The other moving part of the evening was Andrei’s performance of Prokofiev’s fiendish Suggestion diabolique op.4. There were only about 8 or 9 of us in the audience at the end of the session, and although I have been to many piano recitals in the past, none have really compared to this. He wasn’t obliged to play, but he did play, for just a handful of us – amongst friends if you like – because he wanted to. And what a performance. I was lost for words, and I think I probably embarrassed myself with the look of shock on my face when he finished! Andrei, on the other hand, just jumped up from the piano stool with a big grin, said it was time to go, gave us each a big hug, and made his exit. I have a new hero!

House Music 2013

And so, perhaps reflecting the Circle of Life, House Music is over for another year. As predicted, it was a vintage year. And also, as predicted, not everyone agreed with the results!

In sport it is generally very straightforward to decide who the winner is. In football it is the team who scores the most goals, and in the long jump it is the person who jumps the furthest; although sometimes the underdog pulls something extra out of the bag, or just gets lucky, and the best side does not win. Even still, the winner is not disputed because their victory was quantifiable.

In musical performance, however, it’s not so easy. On Saturday we were treated to no less than 25 different performances, and the variety was extraordinary. The instrumental items were That’s the way I like it, The Pink Panther, a James Bond medley, Titanium, Twist and Shout and Yammin’ out.  The latter was ‘scored’ for violin, piano and beat-boxer, and I sympathised with our adjudicator as he scratched his head and wondered how to compare this on a like for like, quantifiable basis with That’s the way I like it; personally I quite enjoyed the Afro wigs and the shameless posing! Then again, the Bond medley was extremely well rehearsed, and Twist and Shout looked and sounded the part too. Criteria: Which would I buy a recording of? Which would I want to see again, and again… Which was the most accurate? Is it really that surprising that we don’t all arrive at the same winner?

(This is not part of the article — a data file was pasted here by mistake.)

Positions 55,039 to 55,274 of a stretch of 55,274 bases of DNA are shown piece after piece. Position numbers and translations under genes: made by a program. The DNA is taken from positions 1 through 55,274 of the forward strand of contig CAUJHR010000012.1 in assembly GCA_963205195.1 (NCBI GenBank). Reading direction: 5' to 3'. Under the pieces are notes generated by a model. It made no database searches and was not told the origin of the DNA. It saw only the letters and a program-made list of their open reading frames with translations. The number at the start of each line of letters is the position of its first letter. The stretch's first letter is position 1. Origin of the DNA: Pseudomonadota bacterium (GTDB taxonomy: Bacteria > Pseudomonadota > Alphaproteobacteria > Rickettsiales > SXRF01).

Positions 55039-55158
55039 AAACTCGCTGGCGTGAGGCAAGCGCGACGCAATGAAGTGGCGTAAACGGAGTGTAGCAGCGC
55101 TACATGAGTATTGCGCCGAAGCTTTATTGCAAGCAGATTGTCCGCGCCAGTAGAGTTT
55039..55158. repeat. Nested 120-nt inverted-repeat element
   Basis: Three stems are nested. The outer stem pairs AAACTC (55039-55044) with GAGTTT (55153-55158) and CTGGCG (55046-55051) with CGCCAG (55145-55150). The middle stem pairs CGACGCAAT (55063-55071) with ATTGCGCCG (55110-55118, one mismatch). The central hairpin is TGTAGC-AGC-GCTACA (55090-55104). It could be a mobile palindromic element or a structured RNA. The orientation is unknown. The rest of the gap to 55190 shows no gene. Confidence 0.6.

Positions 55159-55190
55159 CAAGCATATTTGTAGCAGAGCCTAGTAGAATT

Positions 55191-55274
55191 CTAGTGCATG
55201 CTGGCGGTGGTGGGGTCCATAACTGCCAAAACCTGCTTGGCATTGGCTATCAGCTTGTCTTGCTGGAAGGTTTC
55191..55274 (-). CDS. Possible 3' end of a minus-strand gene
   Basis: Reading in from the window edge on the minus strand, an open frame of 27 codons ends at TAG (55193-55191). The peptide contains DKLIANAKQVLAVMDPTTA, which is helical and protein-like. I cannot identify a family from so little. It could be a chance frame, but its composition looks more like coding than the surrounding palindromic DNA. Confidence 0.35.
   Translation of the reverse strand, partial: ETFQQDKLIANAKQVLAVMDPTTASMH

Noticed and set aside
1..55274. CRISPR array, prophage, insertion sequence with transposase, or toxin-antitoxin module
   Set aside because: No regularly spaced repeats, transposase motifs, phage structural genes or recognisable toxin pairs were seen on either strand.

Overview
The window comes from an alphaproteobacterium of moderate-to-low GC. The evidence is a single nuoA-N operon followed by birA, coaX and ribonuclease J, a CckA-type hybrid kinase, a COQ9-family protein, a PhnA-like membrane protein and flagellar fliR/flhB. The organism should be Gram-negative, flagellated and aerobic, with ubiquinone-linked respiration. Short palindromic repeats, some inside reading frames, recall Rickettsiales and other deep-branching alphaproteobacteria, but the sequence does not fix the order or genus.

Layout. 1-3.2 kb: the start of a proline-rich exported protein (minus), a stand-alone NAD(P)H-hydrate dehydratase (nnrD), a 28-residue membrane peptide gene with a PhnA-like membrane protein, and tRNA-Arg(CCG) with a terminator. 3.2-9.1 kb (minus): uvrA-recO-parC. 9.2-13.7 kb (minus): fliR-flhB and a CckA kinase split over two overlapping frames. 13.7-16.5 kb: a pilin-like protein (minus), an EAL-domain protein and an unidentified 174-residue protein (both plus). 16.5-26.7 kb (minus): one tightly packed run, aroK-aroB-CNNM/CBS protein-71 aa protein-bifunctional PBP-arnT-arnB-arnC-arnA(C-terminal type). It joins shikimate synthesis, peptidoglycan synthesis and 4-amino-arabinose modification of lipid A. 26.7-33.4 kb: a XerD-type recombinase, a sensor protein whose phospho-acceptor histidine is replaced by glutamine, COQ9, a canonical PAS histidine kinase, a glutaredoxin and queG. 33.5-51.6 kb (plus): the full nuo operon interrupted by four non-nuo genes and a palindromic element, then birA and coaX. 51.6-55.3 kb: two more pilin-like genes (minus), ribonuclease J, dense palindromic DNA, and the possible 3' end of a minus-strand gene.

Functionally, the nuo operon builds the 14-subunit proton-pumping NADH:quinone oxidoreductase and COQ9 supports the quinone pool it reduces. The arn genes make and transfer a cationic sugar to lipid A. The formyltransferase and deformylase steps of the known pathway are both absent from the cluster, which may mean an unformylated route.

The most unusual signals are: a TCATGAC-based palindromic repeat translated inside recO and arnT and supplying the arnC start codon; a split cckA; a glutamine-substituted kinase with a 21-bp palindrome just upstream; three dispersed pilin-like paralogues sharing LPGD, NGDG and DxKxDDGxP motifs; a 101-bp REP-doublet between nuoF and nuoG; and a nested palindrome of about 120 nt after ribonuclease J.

The standard of vocal ensembles this year was really high. Eight days a week (Farm) was very assured and the tight choreography really enhanced their performance, whereas Eddystone’s delightfully understated rendition of Homeward Bound was, for me, a highlight of the evening. Clarendon gave us some lovely harmonies in Say a little prayer, whilst Nutfield’s choice of repertoire, a medley of Disney songs, ensured that there was plenty to tug at the heart-strings. Grove’s I can be your hero proved that their formula from last year still works, and I think it’s fair to say that what School’s Misty Mountain/Hit me baby remix lacked in refinement, it more than made up for it in entertainment value! Which one would I most like to see again? All of them! But all for different reasons, and each of them valid as far as I’m concerned.

I hope that the one thing which everyone would agree on is that it really was an amazing evening of entertainment, Monkton at it’s best.


Ken Burton and the London Adventist Chorale

Thursday 4th April, 7.30pm in the Assembly Hall at Monkton SENIOR School.

The London Adventist Chorale is a group of young musicians and vocalists dedicated to art of Spirituals, Choral, Classical and Contemporary sacred music. The choir was formed in 1981, as a church-based choir with choral excellence, presenting its unique tradition to a broader audience.

Ken Burton

Under the helm of Ken Burton, Principal Conductor, the choir was awarded the prestigious title Sainsbury’s Choir of the Year 1994 – 1995.

In 2012 they were invited to take part in Her Majesty Queen Elizabeth II’s Jubilee Concert. The internationally-known choir sang two gospel songs – one especially composed for the event – before an audience of more than 12,000 invited guests at Buckingham Palace, London, and 40,000 more that gathered outside, and syndicated to more than 50 countries worldwide. Under the direction of Principal Conductor Ken Burton their performances have seen them performing internationally.

Tickets are £10.00 (£7.50 for concessions). Group Booking: Purchase five tickets and get one free. To make a booking contact or 07738 084 719.

See you there!!